Michael Cohen testified before Congress Wednesday, calling President Donald Trump a “con man” and a “racist,” and saying that Trump knew ahead of time that WikiLeaks planned to release hacked emails from Hillary Clinton.
During his day-long testimony, which at times grew heated in exchanged with lawmakers, Trump’s former fixer and lawyer told the House Oversight and Reform Committee how he acted and lied over the years to protect Trump, including describing several moments at the center of investigations by special counsel Robert Mueller and federal prosecutors in the Southern District of New York.
“I am ashamed that I chose to take part in concealing Mr. Trump’s illicit acts rather than listening to my own conscience,” said Cohen, who was sentenced to three years in prison after pleading guilty in two separate cases related to campaign finance violations, tax evasion, and lying to Congress.. “I am ashamed because I know what Mr. Trump is. He is a racist. He is a con man. He is a cheat.”
Here’s a recap of how the dramatic day unfolded on Capitol Hill.
During his closing remarks before the committee, Cohen testified that he “blindly followed” Trump, and is now paying the “heavy price.”
“My loyalty to Mr. Trump has cost me everything — my family’s happiness, my law license, my company, my livelihood, my honor, my reputation and soon my freedom,” he said. Cohen added that he fears there “will never be a peaceful transition of power” if Trump loses the 2020 election.
“You don’t shut down the government before Christmas and New Years just to appease your base," Cohen said. "This behavior is churlish, it denigrates the office of the president and it simply is un-American. And it’s not you. So to those that support the President and his rhetoric as I once did, I pray the country doesn’t make the same mistakes that I have made or pay the heavy price that my family and I are paying.”
Testifying late into the afternoon Wednesday, Cohen told Congress that Trump would significantly inflate or deflate the value of his financial assets to suit his purposes.
When it came to his golf course properties, he would underestimate their value to receive larger taxable deductions, Cohen said.
“What you do is you deflate the value of the asset and then you put in a request to the tax department for the deduction,” he testified, adding that Trump’s actions in the Washington Post’s account of the president’s taxpayer-funded course — titled “Taxpayers built this New York golf course. Trump reaps the rewards” — is identical to how Trump handled taxation on his Briarcliff Manor course.
When he was talking to insurance companies, the president would significantly inflate the company assets, Cohen testified.
When it came to the price of the president’s portrait at an auction, Trump instructed his former fixer to find a straw bidder to drive up that price, Cohen testified.
Trump reimbursed the fake bidder with a $60,000 check from the Trump Organization and kept the nine-foot portrait for himself, he testified.
“It’s all about ego,” Cohen said.
Cohen denied that he traveled to Prague or the Czech Republic in summer 2016, rebutting a key claim in former MI6 agent Christopher Steele’s now-infamous dossier.
“I’ve never been to Prague. I’ve never been to the Czech Republic,” Cohen said.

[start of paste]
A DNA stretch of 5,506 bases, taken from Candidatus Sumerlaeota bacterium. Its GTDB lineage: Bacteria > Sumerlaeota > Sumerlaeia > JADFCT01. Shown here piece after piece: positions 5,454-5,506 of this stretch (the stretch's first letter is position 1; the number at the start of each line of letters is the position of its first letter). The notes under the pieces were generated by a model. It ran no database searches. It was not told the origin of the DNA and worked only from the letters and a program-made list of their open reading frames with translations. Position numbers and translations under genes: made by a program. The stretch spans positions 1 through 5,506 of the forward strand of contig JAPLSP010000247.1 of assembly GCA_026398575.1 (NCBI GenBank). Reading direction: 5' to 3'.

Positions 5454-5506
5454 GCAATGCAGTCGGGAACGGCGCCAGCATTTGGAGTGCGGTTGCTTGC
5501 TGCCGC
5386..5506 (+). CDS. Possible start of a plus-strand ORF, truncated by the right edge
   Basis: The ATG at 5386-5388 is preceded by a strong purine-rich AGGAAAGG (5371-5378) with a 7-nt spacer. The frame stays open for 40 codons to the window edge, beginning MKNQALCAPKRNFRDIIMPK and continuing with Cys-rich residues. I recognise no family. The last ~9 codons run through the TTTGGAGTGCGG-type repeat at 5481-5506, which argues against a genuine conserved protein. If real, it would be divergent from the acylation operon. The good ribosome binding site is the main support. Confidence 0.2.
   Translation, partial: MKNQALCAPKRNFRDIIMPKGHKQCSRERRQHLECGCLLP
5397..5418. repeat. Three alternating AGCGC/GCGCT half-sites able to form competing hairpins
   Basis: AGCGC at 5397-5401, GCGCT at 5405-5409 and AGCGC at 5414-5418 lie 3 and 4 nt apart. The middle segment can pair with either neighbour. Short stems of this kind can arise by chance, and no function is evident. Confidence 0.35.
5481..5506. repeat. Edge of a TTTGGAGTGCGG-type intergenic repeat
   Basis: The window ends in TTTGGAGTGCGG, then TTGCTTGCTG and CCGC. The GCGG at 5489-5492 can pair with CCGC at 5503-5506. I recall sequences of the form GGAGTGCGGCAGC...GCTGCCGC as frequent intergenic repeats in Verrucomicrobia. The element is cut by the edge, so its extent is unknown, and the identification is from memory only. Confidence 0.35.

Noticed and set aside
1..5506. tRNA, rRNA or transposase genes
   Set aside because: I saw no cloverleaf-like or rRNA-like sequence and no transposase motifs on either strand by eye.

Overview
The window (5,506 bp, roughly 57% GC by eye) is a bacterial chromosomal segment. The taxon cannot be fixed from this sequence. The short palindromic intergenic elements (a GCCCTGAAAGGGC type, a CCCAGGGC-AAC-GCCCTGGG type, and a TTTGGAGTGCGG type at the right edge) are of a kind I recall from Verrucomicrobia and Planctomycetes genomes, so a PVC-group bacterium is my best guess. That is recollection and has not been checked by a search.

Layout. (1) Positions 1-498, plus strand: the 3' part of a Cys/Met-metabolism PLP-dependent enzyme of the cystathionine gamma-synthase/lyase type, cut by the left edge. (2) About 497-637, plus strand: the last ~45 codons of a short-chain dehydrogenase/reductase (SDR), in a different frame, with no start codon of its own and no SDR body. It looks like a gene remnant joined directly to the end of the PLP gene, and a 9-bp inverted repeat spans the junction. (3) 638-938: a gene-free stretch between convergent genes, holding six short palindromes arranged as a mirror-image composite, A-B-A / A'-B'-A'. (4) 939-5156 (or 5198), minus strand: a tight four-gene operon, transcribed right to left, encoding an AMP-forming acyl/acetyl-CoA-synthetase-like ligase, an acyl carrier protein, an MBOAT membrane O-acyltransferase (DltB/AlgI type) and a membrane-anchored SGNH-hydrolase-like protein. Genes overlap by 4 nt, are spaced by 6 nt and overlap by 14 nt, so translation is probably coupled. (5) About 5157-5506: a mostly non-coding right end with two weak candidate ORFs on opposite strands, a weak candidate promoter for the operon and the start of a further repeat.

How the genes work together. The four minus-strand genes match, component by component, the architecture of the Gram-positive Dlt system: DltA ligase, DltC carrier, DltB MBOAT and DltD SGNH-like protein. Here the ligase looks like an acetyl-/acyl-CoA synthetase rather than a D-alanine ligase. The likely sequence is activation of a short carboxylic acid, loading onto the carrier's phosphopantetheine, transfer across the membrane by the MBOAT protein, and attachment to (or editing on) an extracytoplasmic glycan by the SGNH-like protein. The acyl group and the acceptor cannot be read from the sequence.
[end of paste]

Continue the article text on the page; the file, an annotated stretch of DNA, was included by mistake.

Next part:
Neither report has been confirmed by another new agency.
In his intelligence dossier, Steele alleged that Cohen traveled to Prague during Trump’s presidential campaign for a secret meeting with Russian officials in August or September 2016. Cohen has denied the allegation for over a year, tweeting back in 2017, “I have never been to Prague in my life.”
Cohen testified that Trump called him while Cohen was meeting with a Vanity Fair reporter in February 2018 to coordinate the public response to reports of hush-money payments to Stormy Daniels, who claims she had an affair with the president.
Cohen said that Trump told him to say he “was not knowledgeable of these reimbursements. He was not knowledgeable of my actions.”
New York Times reporter Maggie Haberman, who had previously reported that Cohen said he personally paid Daniels, called the admission in today’s testimony “big.”
Cohen criticized Republicans for their blind loyalty to Trump, calling their behavior during the hearing “silly” and “unbecoming of Congress.”
“I’m responsible for your silliness because I did the same thing that you’re doing now for 10 years. I protected Mr. Trump for 10 years,” Cohen said. “The more people that follow Mr. Trump as I did blindly are going to suffer the same consequences I’m suffering.”
Former New Jersey Gov. Chris Christie, now a political analyst for ABC News, said he was surprised that not a single Republican so far has spoken out in defense of Trump.
"There hasn't been one Republican yet who's tried to defend the president on the substance,” Christie said. “I think that's something that should be concerning to the White House.”
“As the day goes on, it’s going to get tiring to hear the attacks on Cohen’s credibility,” Christie added. “He’s not a credible witness, but he does have corroboration on certain things. Where’s the defense of the president?"
Cohen told the committee that Trump used inaccurate financial information in an attempt to secure a loan from Deutche Bank to place a bid to purchase the Buffalo Bills in 2014. According to the Buffalo News, Cohen was one of Trump’s loudest cheerleaders in his attempt to buy the team.
“It was my experience that Mr. Trump inflated his total assets when it served his purposes, such as trying to be listed among the wealthiest people in Forbes, and deflated his assets to reduce his real estate taxes,” Cohen explained.
Financial documents provided by Cohen show Trump’s net worth jumping from $4.26 billion in 2011 to $8.66 billion in 2013.
"These documents and others were provided to Deutsche Bank — in order to put a bid on the Buffalo Bills,” Cohen added.
Ultimately, it was Terry Pegula – and not Trump – who purchased the Bills in 2014 for $1.4 billion.
An angry Cohen went after Rep. Jim Jordan (R., Ohio) after the ranking Republican claimed Cohen lacked any remorse for his actions.
"Shame on you Mr. Jordan, that is not what I said. Shame on you,” Cohen said, visibly agitated. “I take responsibility for my mistakes. I am remorseful and I am going to prison. I will be away from my wife and family for years… I made mistakes, I own them.”